The nearly nested restriction guarantees that these relations can be computed using a linear amount of working storage. LFG has greater generative power than the class of contextfree grammars. This automaton.! A B C " =# " =# " =# Certain other restrictions on metavariable correspondences will also provide this guarantee. cannot introduce actual variables and substitute them for metavariables as the instantiation procedure speci es. for it allows grammars for languages that are known not to be context-free. 50 . Kaplan and Joan Bresnan fore included within the context-sensitive languages. The language an bncn is a classic example of such a language. however. the functional wellformedness conditions (177c{177e) can also be veri ed in a linear amount of space. since that would require a nonlinear amount of space (roughly proportional to n log n). In brief. For example. it uses the arrangement of metavariables in the c-structure to determine the implicit synonymy relations that the actual variables would simply make explicit. and the c-structure grammar under our interpretation is weakly equivalent to the grammar interpreted in the ordinary context-free way. the strings with valid c-structure derivations are exactly those that belong to the context-free language. Instead. Any given context-free grammar is a legitimate c-structure grammar with no grammatical schemata. A grammar for this language is shown in (182): (182) S . In fact. the c-structure with attached schemata for any string of length n can be discovered and represented by an automaton with a working tape whose size is bounded by a linear function of n. what must be excluded is arbitrary degrees of nesting and crossing. The generative power of lexical-functional grammar is obviously bounded from below by the class of context-free grammars. but it would entail more cumbersome models of processing. a nearly crossed restriction would also su ce. Formally. The details of this construction are quite complicated and will be presented in a separate paper.90 / Ronald M. The sets of schemata for those derivations are empty and are vacuously instantiated to produce an empty f-description whose unique minimal solution is the null f-structure.50 With synonymous metavariables identi ed. The functional component thus does no ltering. As noted above. Its strings consist of a sequence of a's followed by the same number of b's and then c's.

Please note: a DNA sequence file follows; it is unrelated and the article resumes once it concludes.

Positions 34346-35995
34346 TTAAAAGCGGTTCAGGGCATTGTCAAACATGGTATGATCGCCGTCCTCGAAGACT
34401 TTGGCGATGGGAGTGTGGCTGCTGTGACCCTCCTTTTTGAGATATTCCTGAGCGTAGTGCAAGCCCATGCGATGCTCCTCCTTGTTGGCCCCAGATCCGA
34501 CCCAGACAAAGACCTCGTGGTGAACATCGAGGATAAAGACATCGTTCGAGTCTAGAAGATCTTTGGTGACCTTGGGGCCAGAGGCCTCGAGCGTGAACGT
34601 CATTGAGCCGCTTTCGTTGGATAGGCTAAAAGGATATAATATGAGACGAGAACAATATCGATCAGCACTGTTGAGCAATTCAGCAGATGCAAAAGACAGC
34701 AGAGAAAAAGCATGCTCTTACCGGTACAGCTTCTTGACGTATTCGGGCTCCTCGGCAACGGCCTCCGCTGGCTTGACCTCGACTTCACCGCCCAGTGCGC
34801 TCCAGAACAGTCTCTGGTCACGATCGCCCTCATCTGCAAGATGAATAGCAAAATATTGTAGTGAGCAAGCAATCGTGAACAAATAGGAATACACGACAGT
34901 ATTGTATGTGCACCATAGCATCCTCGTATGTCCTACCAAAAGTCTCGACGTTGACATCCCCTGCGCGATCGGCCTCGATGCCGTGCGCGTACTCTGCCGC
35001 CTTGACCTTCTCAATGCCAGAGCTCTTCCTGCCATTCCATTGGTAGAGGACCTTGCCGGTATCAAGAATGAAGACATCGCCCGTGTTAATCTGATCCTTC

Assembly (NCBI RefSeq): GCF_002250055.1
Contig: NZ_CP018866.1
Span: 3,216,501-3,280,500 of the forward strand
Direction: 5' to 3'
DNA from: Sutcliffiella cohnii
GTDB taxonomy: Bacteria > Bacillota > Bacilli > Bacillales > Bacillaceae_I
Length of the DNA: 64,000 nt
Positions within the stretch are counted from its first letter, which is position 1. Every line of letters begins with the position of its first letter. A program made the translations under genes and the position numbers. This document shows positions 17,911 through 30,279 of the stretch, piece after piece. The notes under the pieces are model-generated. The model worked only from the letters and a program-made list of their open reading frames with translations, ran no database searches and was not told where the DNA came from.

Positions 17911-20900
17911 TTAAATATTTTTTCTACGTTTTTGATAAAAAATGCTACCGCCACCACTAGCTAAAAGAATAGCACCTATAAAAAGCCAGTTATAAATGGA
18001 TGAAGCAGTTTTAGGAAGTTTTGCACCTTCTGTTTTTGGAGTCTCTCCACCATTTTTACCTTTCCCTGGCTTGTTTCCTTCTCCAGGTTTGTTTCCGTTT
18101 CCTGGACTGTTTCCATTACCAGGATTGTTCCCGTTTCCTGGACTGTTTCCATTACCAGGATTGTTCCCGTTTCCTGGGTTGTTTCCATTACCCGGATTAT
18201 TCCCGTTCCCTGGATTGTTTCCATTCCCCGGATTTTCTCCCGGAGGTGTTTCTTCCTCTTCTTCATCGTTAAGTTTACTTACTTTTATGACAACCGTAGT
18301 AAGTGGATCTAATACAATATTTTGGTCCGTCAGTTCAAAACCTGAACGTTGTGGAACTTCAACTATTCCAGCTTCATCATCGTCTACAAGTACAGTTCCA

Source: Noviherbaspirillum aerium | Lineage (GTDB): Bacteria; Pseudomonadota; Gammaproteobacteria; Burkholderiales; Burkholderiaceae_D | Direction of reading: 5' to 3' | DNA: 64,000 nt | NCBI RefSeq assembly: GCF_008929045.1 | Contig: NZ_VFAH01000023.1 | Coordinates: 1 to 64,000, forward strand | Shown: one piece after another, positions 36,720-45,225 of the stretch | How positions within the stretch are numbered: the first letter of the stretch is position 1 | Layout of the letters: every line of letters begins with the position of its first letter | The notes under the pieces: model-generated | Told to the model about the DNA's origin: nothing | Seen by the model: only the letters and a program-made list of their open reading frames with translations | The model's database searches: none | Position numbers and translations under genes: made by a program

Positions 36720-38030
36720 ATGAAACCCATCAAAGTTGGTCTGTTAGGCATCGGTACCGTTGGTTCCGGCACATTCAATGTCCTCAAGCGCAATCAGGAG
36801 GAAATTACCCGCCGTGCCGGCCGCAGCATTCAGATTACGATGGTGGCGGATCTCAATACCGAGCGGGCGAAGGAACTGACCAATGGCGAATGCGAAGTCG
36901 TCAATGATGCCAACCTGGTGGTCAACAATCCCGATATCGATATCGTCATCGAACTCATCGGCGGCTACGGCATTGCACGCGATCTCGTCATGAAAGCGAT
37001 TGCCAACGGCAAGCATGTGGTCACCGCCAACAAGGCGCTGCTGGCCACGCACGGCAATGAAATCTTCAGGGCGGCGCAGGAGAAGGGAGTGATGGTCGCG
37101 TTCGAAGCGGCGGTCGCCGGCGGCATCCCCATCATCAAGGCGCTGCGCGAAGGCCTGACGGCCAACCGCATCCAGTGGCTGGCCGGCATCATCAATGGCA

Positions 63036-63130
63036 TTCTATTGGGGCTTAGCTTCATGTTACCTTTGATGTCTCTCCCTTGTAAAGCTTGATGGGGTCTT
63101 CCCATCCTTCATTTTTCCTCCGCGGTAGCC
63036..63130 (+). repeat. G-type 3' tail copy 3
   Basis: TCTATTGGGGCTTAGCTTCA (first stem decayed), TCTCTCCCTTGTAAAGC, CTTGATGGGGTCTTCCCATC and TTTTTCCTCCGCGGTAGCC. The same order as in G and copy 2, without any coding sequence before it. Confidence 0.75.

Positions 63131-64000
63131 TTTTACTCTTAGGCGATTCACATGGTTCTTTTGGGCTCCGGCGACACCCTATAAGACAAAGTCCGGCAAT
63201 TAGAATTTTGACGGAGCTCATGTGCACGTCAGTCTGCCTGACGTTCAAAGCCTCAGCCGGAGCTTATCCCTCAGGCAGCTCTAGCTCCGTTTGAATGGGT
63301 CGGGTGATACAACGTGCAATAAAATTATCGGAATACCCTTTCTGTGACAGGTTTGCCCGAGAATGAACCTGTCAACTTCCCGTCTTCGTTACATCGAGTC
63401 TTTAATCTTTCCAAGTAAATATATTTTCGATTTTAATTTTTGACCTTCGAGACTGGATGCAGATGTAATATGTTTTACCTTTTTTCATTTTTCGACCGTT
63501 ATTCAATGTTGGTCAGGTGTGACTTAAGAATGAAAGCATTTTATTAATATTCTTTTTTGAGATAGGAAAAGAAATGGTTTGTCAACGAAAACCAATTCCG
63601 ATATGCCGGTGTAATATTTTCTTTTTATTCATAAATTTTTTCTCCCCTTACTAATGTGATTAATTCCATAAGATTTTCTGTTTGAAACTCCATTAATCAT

For each of the A. B. and f4 nodes have three.! > > : 8 > > < C . b's.! > > : 8 > > < B . two. Thus.8 > > < A .! > > : A Formal System for Grammatical Representation / 91 (" count) = # The c-structure rules produce a's. and c's in sequences of arbitrary length. the f-structures shown in (184) for the f2 . and C nodes in the tree. respectively. however. the number of count attributes in the # f-structure of that node is a count of the elements in that node's terminal sequence. are encoded in the f-structure. as illustrated by the c-structure for aaabbc in (183): (183) S:f1 A:f2 a A a A a The lengths of those sequences. f3 . (184) f2 count count count 0 ]]] f3 f4 9 > > = (" count) = 0 > b B > (" count) = # 9 c > > = (" count) = 0 > c C > b (" count) = 0 a A (" count) = # a 9 > > = > > B:f3 C:f4 b B c b count count count 0 ]] 0] . and one count's.